Shower realizations are the best, right? Maybe it’s something about the white noise of the running water, the flow, the idea of cleansing or whatever, but I often experience eye-opening, heart-pounding and ear-splitting epiphanies mid-shampoo. And THIS, my dears, is one of the biggest.
HOLD ON TO YER SHOWER CAPS
I’ve spent quite a bit of time over the past couple of years mentally shaking in terror of becoming homeless and starving (sure, I’ve also spent a much larger percentage of time in love with the world, experiencing freedom and having the time of my life, but I’m writing about fear today, people–sometimes you have to go there). I’ve spent so much time, in fact, with this underlying, overlaying and infiltrating fear that it’s got its own nickname: H&S. It’s become a joke to people who know me, but it wasn’t ever a joke to me. Having taken some massive leaps in my life, I desperately wanted to prove to myself that if I followed my heart I wouldn’t end up on the streets–which goes to show, fyi, just how deeply the fear-veins of truly stepping outside the box can run. Maybe the starving artist stereotypes serve a purpose; I’m not a card-carrying conspiracy theorist, but I’m just sayin’.
This H&S fear may seem ridiculous to you–I know this because if you’re one of my friends, you’ve gotten more than one of my panic-stricken calls and you’ve actually (and finally, repeatedly) laughed in my face. Or at least snortled, highly amused; you couldn’t help yourself. Despite how much that validated to me that this might actually be an irrational fear (and thank you, I grabbed onto that), that fear has been very real to me. No matter how many times I’m reminded that I have “so many people who love me who would never let that happen,” just the fact that there are people who are homeless and starving in the world was evidence enough that it could happen to me as well.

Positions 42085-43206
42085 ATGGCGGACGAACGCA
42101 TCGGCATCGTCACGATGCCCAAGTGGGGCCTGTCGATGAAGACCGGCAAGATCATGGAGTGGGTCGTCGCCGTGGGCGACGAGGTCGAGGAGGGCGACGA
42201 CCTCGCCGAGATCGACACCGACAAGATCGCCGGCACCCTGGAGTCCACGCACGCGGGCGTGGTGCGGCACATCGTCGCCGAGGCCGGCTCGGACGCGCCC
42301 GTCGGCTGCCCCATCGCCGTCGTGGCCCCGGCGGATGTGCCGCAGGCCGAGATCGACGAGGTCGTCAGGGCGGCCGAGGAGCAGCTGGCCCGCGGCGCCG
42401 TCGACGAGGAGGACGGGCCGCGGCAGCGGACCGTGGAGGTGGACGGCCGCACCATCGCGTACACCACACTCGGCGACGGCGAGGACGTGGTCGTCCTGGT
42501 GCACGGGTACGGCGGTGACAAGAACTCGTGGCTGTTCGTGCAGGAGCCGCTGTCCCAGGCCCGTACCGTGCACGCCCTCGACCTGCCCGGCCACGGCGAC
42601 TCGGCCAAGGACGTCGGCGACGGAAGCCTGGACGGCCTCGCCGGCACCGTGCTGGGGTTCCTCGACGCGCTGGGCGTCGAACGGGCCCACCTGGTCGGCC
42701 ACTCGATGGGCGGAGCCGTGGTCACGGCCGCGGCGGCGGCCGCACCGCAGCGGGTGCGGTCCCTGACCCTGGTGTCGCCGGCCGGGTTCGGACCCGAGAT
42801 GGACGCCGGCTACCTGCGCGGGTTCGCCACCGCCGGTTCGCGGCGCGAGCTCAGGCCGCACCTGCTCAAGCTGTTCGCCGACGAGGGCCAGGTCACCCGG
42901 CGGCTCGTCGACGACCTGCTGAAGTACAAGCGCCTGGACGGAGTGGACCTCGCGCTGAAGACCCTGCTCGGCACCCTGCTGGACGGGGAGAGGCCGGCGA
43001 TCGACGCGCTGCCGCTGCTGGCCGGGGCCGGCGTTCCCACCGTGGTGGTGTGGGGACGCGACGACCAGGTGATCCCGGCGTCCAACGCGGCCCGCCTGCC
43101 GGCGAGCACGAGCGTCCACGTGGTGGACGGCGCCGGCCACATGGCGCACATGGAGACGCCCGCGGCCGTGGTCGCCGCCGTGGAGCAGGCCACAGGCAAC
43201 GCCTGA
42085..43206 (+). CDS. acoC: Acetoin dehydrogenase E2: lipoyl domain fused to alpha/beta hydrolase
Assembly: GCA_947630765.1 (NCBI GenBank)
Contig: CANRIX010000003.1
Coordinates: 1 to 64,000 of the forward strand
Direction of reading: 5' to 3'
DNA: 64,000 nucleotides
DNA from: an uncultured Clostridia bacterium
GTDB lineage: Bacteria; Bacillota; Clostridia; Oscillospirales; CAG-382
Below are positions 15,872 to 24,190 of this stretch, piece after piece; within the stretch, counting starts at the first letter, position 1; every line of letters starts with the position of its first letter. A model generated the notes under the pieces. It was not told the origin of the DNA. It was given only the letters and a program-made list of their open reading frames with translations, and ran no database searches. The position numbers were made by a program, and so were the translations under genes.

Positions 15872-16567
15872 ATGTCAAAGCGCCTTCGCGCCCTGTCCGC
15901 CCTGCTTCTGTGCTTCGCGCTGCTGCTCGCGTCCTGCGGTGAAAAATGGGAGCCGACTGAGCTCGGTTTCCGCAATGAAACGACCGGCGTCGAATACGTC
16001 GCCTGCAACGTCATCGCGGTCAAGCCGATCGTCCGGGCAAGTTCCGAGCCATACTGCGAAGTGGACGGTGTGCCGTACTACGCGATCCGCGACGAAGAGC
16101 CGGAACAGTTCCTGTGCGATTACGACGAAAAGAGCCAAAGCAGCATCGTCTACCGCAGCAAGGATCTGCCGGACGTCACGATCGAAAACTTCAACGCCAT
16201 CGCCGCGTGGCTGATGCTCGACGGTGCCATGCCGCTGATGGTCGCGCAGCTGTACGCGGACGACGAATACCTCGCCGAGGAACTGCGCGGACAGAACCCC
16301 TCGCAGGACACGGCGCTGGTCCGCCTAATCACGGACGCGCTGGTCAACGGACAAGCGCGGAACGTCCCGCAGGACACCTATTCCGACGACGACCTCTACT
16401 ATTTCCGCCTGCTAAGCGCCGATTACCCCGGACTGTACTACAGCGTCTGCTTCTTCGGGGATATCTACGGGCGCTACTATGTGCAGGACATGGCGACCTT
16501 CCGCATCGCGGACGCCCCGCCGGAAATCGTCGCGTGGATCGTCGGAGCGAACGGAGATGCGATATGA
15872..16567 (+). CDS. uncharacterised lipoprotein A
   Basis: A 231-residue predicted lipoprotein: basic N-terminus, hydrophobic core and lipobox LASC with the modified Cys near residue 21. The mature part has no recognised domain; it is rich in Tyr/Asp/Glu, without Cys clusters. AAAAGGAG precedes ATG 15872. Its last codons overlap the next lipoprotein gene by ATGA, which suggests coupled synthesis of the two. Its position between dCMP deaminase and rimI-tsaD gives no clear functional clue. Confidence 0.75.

Okay, now the good stuff.
The truth of it is that underneath the H&S is the fear of losing control–of what? Of the ability to provide for myself what I need. Alright. That makes sense. It makes sense though, only if I’m operating (and I was) under the assumption that it’s solely ME who’s providing what I need. Ah. Stick with me here–this may sound Cocoa Puffs to you, but I absolutely KNOW that I as the identity is not the Provider; I’ve got lots of proof for that. My evidence? Me, at 18. Cue…
Epiphany Part 2:
Standing under my Aquasana shower filter last night, fast-forwarding through my pregnancy and the ensuing events which occurred over 20 years ago, it was if I’d been struck by lightening. Here’s how that went: as I reviewed the story (finding myself pregnant and still in high school at 18, uneducated, jobless, unmarried and possibly the most naive girl on the planet), Now Me realized that compared to my present situation (educated, experienced, employed, no dependents), what did I have back then by way of proof I’d be ok? Not much, but I didn’t think about that. I’m pretty sure I had no awareness of how ill-prepared I was; I just got up every morning and lived my life. What I recall is looking straight ahead and knowing what I had to do: apply to college, go to class, make dinner, go to my checkups–and so on and so forth. One thing at a time, one foot in front of the other, just taking the next step that was laid out in front of me. In my mind there was no getting out of this, no turning back, and thus, I just forged ahead; I don’t believe there was really much room for fear at that point–I was too busy renting a place (I’d never lived away from my parents), reading about parenting, completing school assignments and sleeping somewhere in between all of that.